- these sofas - that television in its huge case - filled with DVDs and electronic appendages - the coffee table - laden with after-dinner nibbles - and this lounge room - bigger than the whole flat that I call home -no- called -

'Well?' My mother's voice brims with frustration.

'Sorry... I missed what you said...'

'Will you come visit Mary's baby tomorrow?'

'What is the program?' Mum's forehead crinkles. 1I mean, what time? …

The rest of this article is only available to active members of Questia

Sign up now for a free, 1-day trial and receive full access to:

  • Questia's entire collection
  • Automatic bibliography creation
  • More helpful research tools like notes, citations, and highlights
  • Ad-free environment

Already a member? Log in now.

Notes for this article

Add a new note
If you are trying to select text to create highlights or citations, remember that you must now click or tap on the first word, and then click or tap on the last word.
One moment ...
Default project is now your active project.
Project items

Items saved from this article

This article has been saved
Highlights (0)
Some of your highlights are legacy items.

Highlights saved before July 30, 2012 will not be displayed on their respective source pages.

You can easily re-create the highlights by opening the book page or article, selecting the text, and clicking “Highlight.”

Citations (0)
Some of your citations are legacy items.

Any citation created before July 30, 2012 will labeled as a “Cited page.” New citations will be saved as cited passages, pages or articles.

We also added the ability to view new citations from your projects or the book or article where you created them.

Notes (0)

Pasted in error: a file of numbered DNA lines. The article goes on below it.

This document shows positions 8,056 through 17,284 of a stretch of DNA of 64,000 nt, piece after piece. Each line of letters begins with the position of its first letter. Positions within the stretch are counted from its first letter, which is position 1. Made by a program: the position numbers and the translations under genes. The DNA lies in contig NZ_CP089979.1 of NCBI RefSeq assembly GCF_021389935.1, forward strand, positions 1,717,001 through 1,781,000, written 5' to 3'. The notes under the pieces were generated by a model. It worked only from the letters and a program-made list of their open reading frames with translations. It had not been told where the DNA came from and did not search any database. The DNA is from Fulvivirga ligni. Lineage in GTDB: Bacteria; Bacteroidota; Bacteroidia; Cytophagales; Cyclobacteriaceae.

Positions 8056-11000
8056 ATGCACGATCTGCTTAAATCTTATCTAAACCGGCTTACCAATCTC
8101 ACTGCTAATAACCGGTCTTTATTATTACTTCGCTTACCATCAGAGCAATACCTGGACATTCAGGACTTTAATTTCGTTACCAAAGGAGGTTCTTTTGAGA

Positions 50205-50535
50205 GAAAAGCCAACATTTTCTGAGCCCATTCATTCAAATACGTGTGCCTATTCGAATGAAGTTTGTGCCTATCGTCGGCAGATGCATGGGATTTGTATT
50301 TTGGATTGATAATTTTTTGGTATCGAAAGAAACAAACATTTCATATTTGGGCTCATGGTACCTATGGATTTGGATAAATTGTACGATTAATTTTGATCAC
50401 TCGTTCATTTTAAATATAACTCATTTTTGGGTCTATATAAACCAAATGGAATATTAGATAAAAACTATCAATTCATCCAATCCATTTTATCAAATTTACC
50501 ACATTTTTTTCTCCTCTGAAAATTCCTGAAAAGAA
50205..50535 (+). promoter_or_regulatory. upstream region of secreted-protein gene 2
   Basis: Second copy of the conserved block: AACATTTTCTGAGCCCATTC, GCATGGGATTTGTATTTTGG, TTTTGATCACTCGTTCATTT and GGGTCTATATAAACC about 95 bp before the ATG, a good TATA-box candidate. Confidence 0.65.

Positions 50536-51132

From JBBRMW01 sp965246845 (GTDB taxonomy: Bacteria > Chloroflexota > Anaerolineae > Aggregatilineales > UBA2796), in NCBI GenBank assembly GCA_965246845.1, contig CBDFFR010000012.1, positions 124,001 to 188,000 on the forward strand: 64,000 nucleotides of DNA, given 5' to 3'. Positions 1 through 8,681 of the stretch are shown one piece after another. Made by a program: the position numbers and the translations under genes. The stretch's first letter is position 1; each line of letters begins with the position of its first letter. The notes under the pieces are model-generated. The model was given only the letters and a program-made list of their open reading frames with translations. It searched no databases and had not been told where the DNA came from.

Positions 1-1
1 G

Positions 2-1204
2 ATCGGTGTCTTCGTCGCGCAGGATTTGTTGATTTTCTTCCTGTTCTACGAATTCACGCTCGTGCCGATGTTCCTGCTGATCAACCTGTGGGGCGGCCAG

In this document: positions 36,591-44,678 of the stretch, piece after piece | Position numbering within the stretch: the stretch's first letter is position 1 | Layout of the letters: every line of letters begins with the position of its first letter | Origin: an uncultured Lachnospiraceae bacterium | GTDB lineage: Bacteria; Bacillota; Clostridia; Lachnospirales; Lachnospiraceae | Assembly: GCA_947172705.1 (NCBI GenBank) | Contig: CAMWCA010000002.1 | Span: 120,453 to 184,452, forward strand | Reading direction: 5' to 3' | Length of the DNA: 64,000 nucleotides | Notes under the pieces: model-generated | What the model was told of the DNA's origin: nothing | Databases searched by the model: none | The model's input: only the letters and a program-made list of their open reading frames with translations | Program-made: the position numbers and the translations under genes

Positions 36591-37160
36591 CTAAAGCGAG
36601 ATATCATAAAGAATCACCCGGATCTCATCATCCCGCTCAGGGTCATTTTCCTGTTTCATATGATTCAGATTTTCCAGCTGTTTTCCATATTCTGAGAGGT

Bookmarks (0)

You have no saved items from this article

Project items include:
  • Saved book/article
  • Highlights
  • Quotes/citations
  • Notes
  • Bookmarks
Notes
Cite this article

Cited article

Style
Citations are available only to our active members.
Sign up now to cite pages or passages in MLA, APA and Chicago citation styles.

(Einhorn, 1992, p. 25)

(Einhorn 25)

1

1. Lois J. Einhorn, Abraham Lincoln, the Orator: Penetrating the Lincoln Legend (Westport, CT: Greenwood Press, 1992), 25, http://www.questia.com/read/27419298.

Cited article

Brohmon (Journey)
Settings

Settings

Typeface
Text size Smaller Larger Reset View mode
Search within

Search within this article

Look up

Look up a word

  • Dictionary
  • Thesaurus
Please submit a word or phrase above.
Print this page

Print this page

Why can't I print more than one page at a time?

Full screen

matching results for page

Cited passage

Style
Citations are available only to our active members.
Sign up now to cite pages or passages in MLA, APA and Chicago citation styles.

"Portraying himself as an honest, ordinary person helped Lincoln identify with his audiences." (Einhorn, 1992, p. 25).

"Portraying himself as an honest, ordinary person helped Lincoln identify with his audiences." (Einhorn 25)

"Portraying himself as an honest, ordinary person helped Lincoln identify with his audiences."1

1. Lois J. Einhorn, Abraham Lincoln, the Orator: Penetrating the Lincoln Legend (Westport, CT: Greenwood Press, 1992), 25, http://www.questia.com/read/27419298.

Cited passage

Thanks for trying Questia!

Please continue trying out our research tools, but please note, full functionality is available only to our active members.

Your work will be lost once you leave this Web page.

For full access in an ad-free environment, sign up now for a FREE, 1-day trial.

Already a member? Log in now.